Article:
for it and sold (and still sell) cameras that are not compliant with IIDC. However,
the current tendency is towards IIDC compliance.
Having such a great bus at had, one could dream of a real-time video system
at a reasonable price. Another advantage was the availability of IEEE1394 on laptops (Cardbus or integrated). Our image processing group [3] was very interested
in this feature for it allowed to make remote demonstrations without having to
bring a whole computer in the airplane. In a word, the introduction of IEEE1394
brought a great deal of flexibility for these kind of applications.
After the first version of the low-level kernel drivers were developed the next
thing to do was to write an IIDC API: libdc1394 [9]. Gord Peters started just that
and together with Sebastien Rougeaux, Chris Urmson, Dan Dennedy and myself
we finally builded everything that was required to use the cameras under Linux. A
last piece was still missing, for we could not easily set the camera in an interactive
way, which is mandatory whenever you want to get a good picture. So we needed
a GUI.
That was in December 2000. At that time it was not yet so clear we should
make a GUI so that it was difficult to justify hour of work at the office just for
that. I thus started to work on Coriander during our annual on-week break around
Christmas and New Year. It took me two days trying to figure out how Glade [5]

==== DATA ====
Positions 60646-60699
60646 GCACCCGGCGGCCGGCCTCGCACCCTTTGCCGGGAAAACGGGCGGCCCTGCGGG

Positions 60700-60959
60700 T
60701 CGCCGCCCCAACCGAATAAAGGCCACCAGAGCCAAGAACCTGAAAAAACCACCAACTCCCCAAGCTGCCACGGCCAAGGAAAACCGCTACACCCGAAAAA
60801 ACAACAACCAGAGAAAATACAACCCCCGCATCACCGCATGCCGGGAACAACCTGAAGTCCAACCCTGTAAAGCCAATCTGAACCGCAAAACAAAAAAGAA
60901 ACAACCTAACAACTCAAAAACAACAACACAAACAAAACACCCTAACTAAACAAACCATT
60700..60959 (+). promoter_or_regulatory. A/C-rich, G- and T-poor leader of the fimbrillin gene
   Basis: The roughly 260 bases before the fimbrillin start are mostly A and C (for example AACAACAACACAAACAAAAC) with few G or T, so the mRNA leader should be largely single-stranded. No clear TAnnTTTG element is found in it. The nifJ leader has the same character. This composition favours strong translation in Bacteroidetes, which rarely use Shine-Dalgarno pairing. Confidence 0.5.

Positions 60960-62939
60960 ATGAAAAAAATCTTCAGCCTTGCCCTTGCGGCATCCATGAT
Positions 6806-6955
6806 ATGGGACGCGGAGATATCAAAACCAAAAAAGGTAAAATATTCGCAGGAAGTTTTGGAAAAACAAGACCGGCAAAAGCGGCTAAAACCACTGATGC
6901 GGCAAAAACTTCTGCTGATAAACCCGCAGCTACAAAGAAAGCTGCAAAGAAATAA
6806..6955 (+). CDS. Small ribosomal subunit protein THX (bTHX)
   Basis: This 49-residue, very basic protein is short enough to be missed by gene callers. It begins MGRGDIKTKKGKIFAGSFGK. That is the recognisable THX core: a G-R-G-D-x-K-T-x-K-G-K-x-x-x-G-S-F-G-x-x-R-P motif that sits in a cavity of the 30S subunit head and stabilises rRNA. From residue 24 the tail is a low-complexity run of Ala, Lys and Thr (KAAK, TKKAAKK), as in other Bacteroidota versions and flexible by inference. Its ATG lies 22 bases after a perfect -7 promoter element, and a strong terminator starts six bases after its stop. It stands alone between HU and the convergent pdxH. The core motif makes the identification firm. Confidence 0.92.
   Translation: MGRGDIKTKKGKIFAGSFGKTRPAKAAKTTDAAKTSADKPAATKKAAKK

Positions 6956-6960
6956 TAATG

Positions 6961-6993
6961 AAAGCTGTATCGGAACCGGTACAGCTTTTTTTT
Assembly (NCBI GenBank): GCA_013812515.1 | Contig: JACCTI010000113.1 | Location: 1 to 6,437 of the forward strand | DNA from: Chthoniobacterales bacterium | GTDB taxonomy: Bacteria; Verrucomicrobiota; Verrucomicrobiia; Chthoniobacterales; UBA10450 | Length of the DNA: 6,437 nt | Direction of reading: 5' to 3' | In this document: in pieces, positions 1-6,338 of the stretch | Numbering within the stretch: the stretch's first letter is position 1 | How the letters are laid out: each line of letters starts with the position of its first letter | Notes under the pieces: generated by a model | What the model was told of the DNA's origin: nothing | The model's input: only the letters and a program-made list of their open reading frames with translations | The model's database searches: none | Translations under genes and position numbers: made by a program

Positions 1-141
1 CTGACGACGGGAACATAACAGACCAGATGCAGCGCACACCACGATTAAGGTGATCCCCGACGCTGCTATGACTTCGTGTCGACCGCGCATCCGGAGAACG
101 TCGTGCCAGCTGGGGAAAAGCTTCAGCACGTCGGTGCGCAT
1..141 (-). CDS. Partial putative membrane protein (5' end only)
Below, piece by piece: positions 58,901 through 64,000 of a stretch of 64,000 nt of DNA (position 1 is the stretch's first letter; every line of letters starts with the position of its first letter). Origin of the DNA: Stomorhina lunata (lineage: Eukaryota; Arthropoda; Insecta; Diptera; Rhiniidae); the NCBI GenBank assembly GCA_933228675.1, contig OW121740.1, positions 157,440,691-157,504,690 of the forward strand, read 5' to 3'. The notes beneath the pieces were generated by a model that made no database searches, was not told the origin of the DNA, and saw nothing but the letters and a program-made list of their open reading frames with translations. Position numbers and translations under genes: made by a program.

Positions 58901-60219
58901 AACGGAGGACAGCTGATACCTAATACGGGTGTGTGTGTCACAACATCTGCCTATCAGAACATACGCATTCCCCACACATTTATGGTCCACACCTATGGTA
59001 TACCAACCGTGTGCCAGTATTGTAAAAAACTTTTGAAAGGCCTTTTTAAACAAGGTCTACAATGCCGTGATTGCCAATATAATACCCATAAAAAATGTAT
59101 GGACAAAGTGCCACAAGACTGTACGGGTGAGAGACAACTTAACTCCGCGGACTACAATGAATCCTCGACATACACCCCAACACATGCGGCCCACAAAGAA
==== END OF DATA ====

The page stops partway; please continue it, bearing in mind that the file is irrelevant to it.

was working (!), more days to find a way to add a response to control scales and
at the beginning of January I could post a first pre-alpha release on a brand new
SourceForge project page.
The project was obviously a good idea: about 80 downloads were registered
on the first week. The real dawn of Coriander would happen later, though, for
it still lacked an essential feature: a video display! This is where Dan Dennedy
came in, and I think his work really made Coriander what Coriander should be.
After four years, Coriander is now past 1.0 release and has become a fullfeatured program. It is distributed in several distributions (RedHat, Suse, Debian,...), it was downloaded about 24,000 times and the SourceForge webpage received more than 160,000 hits. I suspect most of these are from would-be cooks,
but it satisfies my ego ;-)
I have now moved to Japan where I continue to develop Coriander during my
spare time at the Image Processing Lab of NAIST [4].
1.2 Installation
1.2.1 Hardware requirements
The hardware requirements a very simple: you need a Linux box, an IIDC compliant IEEE1394 camera and an interface card. I strongly advise you choose an
OHCI interface, for their support is better under Linux. Moreover, capturing images with DMA is only available for this class of interfaces.
The compliance of the camera with IIDC is not always marked on the datasheets,
and it is sometimes difficult to tell before actually buying the camera. There is a
webpage describing all the 1394 cameras, I suggest you have a look at it [6].
1.2.2 Software requirements
This is where the serious fun begins... Although the only required thing is a 1394enabled Linux kernel, I will spend some lines describing the problems you might
have. If you have weird things happening with your kernel you should visit the
linux1394 project pages: there’s a howto there [7].
Something important regarding libraries: you should check that the path /usr/local/lib
is in the file /etc/ld.so.conf. You will have to add this path on some distributions,
notably Red Hat. In order for the library database to include the newly installed